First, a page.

As many education researchers have explained -- including a joint statement by the American Educational Research Association and the National Academy of Education -- the VAM ratings of those who teach children with disabilities and English language learners will be low, because these children have greater learning challenges than their peers, as will the ratings of those who teach gifted students, because the latter group has already reached a ceiling. Those two groups, like the ASA agreed that test scores are affected by many factors besides the teacher, not only the family, but the school's leadership, its resources, class size, curriculum, as well as the student's motivation, attendance and health. Yet the Obama administration and most of our states are holding teachers alone accountable for student test scores.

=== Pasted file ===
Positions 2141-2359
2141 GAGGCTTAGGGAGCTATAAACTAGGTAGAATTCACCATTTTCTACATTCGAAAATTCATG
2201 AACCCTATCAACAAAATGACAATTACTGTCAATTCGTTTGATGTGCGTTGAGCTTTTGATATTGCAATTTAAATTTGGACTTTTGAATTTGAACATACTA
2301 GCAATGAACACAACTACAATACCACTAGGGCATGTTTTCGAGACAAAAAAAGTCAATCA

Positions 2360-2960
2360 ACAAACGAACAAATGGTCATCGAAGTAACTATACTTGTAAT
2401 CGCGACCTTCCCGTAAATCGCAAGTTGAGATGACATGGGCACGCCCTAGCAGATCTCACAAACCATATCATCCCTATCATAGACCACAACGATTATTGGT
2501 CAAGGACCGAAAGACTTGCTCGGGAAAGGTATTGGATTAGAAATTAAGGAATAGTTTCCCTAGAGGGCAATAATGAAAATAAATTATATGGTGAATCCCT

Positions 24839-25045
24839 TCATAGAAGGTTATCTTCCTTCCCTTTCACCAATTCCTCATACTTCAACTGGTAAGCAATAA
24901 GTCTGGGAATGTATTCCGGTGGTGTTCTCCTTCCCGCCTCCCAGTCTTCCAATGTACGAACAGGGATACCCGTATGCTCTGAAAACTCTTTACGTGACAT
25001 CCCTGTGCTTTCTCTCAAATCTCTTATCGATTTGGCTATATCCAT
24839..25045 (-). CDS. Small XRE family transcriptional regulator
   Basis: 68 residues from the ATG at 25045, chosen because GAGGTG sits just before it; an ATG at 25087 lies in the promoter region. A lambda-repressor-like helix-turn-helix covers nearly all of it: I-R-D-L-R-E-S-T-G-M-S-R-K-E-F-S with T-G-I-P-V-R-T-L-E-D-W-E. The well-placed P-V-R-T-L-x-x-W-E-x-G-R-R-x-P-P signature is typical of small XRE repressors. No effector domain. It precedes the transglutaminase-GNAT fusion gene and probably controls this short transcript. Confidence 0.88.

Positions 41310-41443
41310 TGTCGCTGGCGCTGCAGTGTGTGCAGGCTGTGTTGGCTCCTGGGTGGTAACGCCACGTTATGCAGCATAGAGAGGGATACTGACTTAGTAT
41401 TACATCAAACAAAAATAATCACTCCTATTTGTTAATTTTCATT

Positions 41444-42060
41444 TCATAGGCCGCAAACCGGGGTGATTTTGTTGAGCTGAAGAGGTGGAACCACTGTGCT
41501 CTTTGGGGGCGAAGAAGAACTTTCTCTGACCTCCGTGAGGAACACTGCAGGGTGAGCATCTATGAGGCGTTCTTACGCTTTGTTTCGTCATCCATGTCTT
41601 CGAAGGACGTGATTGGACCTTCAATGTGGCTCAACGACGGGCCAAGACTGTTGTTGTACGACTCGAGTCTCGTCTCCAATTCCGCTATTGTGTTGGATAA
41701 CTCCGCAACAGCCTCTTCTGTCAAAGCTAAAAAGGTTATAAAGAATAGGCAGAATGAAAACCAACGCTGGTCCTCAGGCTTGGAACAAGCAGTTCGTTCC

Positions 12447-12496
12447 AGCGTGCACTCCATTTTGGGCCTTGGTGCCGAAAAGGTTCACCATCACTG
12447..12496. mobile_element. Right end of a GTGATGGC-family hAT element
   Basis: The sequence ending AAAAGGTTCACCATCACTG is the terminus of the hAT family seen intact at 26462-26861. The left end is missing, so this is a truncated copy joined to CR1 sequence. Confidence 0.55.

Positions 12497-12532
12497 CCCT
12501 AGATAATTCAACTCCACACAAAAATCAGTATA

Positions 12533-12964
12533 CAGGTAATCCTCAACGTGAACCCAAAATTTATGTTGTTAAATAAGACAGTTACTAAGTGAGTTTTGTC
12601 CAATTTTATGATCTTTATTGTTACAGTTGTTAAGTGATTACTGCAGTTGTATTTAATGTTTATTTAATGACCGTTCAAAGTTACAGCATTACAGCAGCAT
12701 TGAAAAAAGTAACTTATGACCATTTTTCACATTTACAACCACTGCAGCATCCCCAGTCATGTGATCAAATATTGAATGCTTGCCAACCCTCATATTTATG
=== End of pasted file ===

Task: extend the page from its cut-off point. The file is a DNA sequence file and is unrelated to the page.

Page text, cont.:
The ASA warns that the current heavy reliance on VAMs for high-stakes testing and their simplistic interpretation may have negative effects on the quality of education. There will surely be unintended consequences, such as a diminishment in the number of people willing to become teachers in an environment where "quality" is so crudely measured. There will assuredly be more teaching to the test... With the Obama administration's demand for VAM,

more classroom time might be spent on test preparation and on specific content from the test at the exclusion of content that may lead to better long-term learning gains or motivation for students. Certain schools may be hard to staff if there is a perception that it is harder for teachers to achieve good VAM scores when working in them. Over-reliance on VAM scores may foster a competitive environment, discouraging collaboration and efforts to improve the educational system as a whole.